• Organisational resilience to supply chain risks during the COVID-19 Pandemic

      Wulandhari, N.B.I.; Budwhar, P.; Nishikant, M.; Akbar, Saeed; Do, Q.; Milligan, G. (Wiley, 2022)
      This paper aims to establish a link between aggregate organizational resilience capabilities and managerial risk perception aspects during a major global crisis. We argue that a multi-theory perspective, dynamic capability at an organizational level and enactment theory at a managerial level allow us to better understand how the sensemaking process within managerial risk perception assists organizational resilience. We draw from in-depth interviews with 40 managers across the UK’s food industry, which has been able to display resilience during the pandemic. In sensing supply chain risks (SCRs), managers within both authority-based and consensus-based organizational structures utilize risk-capture heuristics and enact actions related to effective communications, albeit at different information costs. In seizing, we found that managers adhere to distinct heuristics that are idiosyncratic to their organizational structures. Through limited horizontal communication channels, authority-based structures adhere to rudimentary how-to heuristics, whereas consensus-based structures use obtainable how-to heuristics. We contribute to the organizational resilience and dynamic capabilities literature by identifying assessment as an additional step prior to transforming, which depicts a retention process to inform future judgements. Our study presents a novel framework of organizational resilience to SCRs during equivocal environments, by providing a nuanced understanding of the construction of dynamic capabilities through sensemaking.
    • Supply chain agility responding to unprecedented changes: empirical evidence from the UK food supply chain during COVID-19 crisis

      Do, Q.; Mishra, N.; Wulandhari, N.B.I.; Ramudhin, A.; Sivarajah, Uthayasankar; Milligan, G. (2021-09-06)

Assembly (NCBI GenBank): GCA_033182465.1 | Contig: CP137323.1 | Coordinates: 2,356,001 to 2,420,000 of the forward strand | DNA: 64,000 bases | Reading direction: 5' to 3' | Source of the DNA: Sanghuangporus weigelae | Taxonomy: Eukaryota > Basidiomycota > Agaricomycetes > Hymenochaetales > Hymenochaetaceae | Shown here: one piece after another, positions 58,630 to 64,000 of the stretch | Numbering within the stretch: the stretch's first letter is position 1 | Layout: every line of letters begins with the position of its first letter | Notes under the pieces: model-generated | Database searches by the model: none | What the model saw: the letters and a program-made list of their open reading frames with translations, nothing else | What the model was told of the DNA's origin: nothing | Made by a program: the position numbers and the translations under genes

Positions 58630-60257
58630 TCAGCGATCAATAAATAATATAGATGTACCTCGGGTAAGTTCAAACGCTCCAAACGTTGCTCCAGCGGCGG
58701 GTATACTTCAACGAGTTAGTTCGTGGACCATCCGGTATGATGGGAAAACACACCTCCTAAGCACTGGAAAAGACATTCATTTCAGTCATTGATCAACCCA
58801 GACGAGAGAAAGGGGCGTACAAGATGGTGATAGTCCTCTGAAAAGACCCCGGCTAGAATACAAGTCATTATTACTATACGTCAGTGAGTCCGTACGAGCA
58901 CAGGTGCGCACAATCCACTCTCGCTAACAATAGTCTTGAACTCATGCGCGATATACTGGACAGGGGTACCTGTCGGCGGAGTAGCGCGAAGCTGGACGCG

Purpose: The COVID-19 outbreak has imposed extensive shocks embracing all stages of the food supply chain (FSC). Although the magnitude is still unfolding, the FSC responds with remarkable speed, to mitigate the disruptive consequences and sustain operations. This motivates us to investigate how operationalising supply chain agility (SCA) practices has occurred amid the COVID-19 crisis and expectations for how those practices could transform the supply chain in the post-COVID-19 era. Design: Following an exploratory case-based design, we examine the various agile responses that three supply chains (meat, fresh vegetables and bread) adopted and elaborate using the dynamic capability (DC) theoretical lens. Findings: First, the findings demonstrate how, in the wake of the COVID-19 pandemic, each affected case pursued various agile responses through sensing and seizing capabilities. Sensing includes identifying and assessing the relevant opportunities and threats associated with the specific supply chain context. Seizing involves acquiring, combining and modifying the tangible and intangible resources at the firm and supply chain levels. Second, supply chain transformation is likely if firms and their supply chain develop the sustaining capability to ensure that the desirable changes outlast the crisis. Originality: This study provides a novel and unique perspective on the role of SCA in crisis—in this case, the pandemic. We synthesise the empirical stories of the agile responses in the FSC and elaborate on the DC framework, to identify theoretical and practical implications. We establish the sustaining capability as the missing DC capability for enabling transformation in the post-COVID-19 era. Practical contribution: This study provides an actionable guide for practitioners to develop agile responses to systemic changes in times of crisis and to sustain favourable changes so as to enable their outlasting the crisis.